By Seema Sirohi
14 Sep 2009
JERUSALEM: It is no surprise that President Barack Obama has asked for a complete freeze on Jewish settlements in the West Bank and Jerusalem as proof of Israel's sincerity to restart the moribund peace process. Equally unsurprisingly, Prime Minister Benjamin Netanyahu has dug in his heels and made no clear commitment.
The question of settlements goes to the heart of the issue who has the right to live where and why. The settlements are deemed illegal under US policy, UN resolutions and international law and Palestinians obviously demand they be dismantled. But in Israel there is ambivalence and an entirely separate vocabulary to handle this hot potato. Using the Bible as a diplomatic hammer and occupation as cover, Israel over decades has allowed the slow but sure expansion of Jewish settlements in what the world hopes would be the future state of Palestine. Israel does not want to reverse a policy that bolsters its diplomatic muscle, effectively increases its land mass and pushes the Palestinians to fight for a smaller and smaller state. It is war by other means.
With overt and covert assistance from the state, Jewish settlements have sprouted in the occupied West Bank and East Jerusalem, protected by an elaborate and confusing bureaucratic web of policies and controversial court decisions. The sprawling, concrete apartment blocs, complete with schools and shopping centres, stand on land snatched by a variety of means discriminatory laws, subterfuge, subsidies, pure muscle and intimidation. There is nothing transitory about them. Israel supplies water and electricity, builds roads and parks and engages with them as if they were legal entities. The Jewish blogosphere offers daily justifications ranging from the obvious to the obscure.
More than 3,00,000 Jewish settlers live in the West Bank in 121 settlements while nearly 2,00,000 occupy parts of East Jerusalem, the supposed future capital of Palestine. The number includes economic settlers who find lower rents helpful. Just over the past month, Netanyahu's government presided over the eviction of Palestinian families from an East Jerusalem neighbourhood with support from the Israeli Supreme Court and handed over an old hotel building to settlers.
Israeli courts routinely support Jewish claims on property going back to the Ottomon days but dismiss Palestinian tenancy rights. Since 1967, when Israel got control of East Jerusalem, it has expropriated 35 per cent of the land and built 50,000 housing units for Jews and only 600 for the Palestinians. For the record, most Palestinians can't buy property in the Jewish West Jerusalem but they can watch East Jerusalem slowly slip away.
Pressure from Washington and the many admirers and friends of Israel seems ineffective against the runaway train the settler movement has become today. It fuses romance, religion and illogic into a dangerous mix, creating a cocktail that can intoxicate both the young and old. The settlers cite the Bible as their proof (some Israeli diplomats do too, for that matter), refer to the West Bank as Judea and Samaria and feel they have the divine right to all the land. Intervening events and peoples are but a nuisance, an irrelevant abomination. Awash in this craziness, teenage boys establish "frontier outposts" in the West Bank hilltops which over time are legitimised into settlements.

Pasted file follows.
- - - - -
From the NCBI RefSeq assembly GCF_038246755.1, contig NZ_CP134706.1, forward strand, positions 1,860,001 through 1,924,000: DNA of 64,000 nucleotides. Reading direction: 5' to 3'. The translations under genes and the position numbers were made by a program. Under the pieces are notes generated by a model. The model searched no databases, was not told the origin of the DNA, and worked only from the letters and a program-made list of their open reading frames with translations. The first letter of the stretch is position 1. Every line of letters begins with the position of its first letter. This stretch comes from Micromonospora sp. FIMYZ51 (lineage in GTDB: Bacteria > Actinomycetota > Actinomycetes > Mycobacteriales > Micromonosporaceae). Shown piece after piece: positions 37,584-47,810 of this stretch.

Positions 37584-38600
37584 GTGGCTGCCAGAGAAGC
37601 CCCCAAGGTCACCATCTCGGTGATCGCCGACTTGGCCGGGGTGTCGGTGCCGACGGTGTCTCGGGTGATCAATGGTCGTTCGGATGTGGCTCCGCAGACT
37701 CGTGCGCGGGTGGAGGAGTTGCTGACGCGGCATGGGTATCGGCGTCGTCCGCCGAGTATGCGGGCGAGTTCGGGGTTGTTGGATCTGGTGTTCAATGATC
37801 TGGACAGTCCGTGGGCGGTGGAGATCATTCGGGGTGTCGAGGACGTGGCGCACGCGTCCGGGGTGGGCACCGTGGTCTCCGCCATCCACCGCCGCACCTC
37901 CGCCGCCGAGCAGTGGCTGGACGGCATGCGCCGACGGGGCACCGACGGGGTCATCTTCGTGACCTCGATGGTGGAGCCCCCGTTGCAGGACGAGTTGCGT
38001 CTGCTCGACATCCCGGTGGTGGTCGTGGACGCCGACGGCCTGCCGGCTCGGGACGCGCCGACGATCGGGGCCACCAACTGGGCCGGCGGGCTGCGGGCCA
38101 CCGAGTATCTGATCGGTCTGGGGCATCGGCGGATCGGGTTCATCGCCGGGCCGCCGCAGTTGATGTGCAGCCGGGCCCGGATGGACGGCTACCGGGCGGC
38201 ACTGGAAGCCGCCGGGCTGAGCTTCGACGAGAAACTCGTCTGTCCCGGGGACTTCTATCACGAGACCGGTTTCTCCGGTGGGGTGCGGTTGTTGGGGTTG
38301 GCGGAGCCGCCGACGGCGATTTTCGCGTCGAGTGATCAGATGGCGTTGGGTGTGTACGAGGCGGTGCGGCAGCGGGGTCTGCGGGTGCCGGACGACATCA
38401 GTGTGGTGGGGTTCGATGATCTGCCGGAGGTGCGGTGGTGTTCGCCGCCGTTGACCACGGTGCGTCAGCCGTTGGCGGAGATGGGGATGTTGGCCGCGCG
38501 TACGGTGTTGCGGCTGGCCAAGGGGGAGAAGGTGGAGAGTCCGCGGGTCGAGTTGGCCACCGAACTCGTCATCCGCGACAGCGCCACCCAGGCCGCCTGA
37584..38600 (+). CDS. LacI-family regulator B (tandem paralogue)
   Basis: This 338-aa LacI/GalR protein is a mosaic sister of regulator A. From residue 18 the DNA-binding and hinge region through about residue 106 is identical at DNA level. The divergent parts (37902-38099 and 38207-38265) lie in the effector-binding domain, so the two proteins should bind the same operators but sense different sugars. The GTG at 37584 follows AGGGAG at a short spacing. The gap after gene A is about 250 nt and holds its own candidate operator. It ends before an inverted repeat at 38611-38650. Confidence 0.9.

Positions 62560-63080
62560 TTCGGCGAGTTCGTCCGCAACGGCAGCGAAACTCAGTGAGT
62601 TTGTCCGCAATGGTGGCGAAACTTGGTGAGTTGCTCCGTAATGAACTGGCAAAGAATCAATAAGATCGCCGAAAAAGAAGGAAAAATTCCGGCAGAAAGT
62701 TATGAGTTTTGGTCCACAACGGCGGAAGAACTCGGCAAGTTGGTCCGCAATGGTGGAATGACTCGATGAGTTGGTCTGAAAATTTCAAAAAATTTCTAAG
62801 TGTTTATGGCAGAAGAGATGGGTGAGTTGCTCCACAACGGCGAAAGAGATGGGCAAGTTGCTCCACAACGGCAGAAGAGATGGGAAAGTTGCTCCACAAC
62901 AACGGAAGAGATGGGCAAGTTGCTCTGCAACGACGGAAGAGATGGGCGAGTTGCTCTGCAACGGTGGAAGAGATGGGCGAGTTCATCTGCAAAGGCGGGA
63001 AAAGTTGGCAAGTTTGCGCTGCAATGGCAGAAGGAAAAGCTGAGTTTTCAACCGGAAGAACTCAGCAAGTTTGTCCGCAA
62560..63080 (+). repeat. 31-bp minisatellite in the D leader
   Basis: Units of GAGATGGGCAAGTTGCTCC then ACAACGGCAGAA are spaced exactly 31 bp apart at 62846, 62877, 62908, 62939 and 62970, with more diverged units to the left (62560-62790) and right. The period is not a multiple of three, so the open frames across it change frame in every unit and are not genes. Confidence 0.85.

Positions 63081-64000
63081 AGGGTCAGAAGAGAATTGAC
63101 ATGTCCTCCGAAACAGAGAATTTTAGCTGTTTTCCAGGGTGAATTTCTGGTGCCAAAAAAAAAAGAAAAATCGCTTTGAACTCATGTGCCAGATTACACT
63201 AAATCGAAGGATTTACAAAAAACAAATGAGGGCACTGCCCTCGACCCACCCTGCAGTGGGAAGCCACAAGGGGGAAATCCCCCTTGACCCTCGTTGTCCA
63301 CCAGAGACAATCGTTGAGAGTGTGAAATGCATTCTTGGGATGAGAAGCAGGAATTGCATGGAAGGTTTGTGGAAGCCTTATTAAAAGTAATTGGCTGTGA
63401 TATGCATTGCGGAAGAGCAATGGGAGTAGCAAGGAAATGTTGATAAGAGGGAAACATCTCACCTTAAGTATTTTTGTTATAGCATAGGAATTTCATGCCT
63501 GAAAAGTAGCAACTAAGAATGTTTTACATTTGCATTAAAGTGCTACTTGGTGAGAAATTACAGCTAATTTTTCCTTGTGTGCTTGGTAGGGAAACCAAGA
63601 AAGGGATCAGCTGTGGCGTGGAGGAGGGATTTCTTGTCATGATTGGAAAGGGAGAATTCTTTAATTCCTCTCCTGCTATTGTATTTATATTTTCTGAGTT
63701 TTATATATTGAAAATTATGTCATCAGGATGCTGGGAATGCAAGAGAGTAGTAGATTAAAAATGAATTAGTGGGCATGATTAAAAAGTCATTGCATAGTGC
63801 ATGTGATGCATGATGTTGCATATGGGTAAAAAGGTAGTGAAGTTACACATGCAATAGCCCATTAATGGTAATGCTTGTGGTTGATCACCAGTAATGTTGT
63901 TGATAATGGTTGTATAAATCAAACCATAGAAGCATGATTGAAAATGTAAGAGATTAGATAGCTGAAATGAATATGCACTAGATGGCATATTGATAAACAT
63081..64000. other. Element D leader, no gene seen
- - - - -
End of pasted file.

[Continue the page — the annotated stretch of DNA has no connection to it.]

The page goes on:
Good negotiators the Israelis are, they have clogged the Americans in legalisms and detail. True, facing down the settlers is a huge political challenge for any Israeli government but it has been done in the past. Ariel Sharon as prime minister dismantled 21 settlements with 8,000 people in 2005 in the Gaza Strip. Resistance from the settlers was manageable.
Today, the militant settlers have put a "price tag" on eviction. Any time an "outpost" of temporary structures is destroyed by the Israeli military, young settler boys go on the rampage against Palestinians, stoning their cars, burning their fields and smashing their windows. After a few days, they come back and rebuild their post. It is "settler Zionism", a far cry from the original Zionism, which was socialist and secular. And once the militants were just a few dozen but now they number in the hundreds and are backed by rabbis and political leaders. Any comprehensive peace deal will most likely incorporate the large settlement blocs closer to Jerusalem into Israel in exchange for land for the Palestinians elsewhere because evicting so many thousands would spell political disaster.
But the hardcore settler leaders oppose any such exchange because they actively want to prevent a viable, contiguous Palestinian state with their mosaic of housing, roads, industrial parks and security zones that criss-crosses through the West Bank. Young families, many of them ultra-orthodox and frontrunners in the demographic war against the Palestinians, are in alliance. Many Israelis who live in the settlements and have grown up there don't necessarily identify with the movement but consider life in the settlements "normal".
Controlling the settlers is not only imperative for peace but also for the kind of society Israel wants to be. If the militant margins determine politics and the future of the peace process, how can Israel claim to be superior to its interlocutors?
The writer is a senior journalist.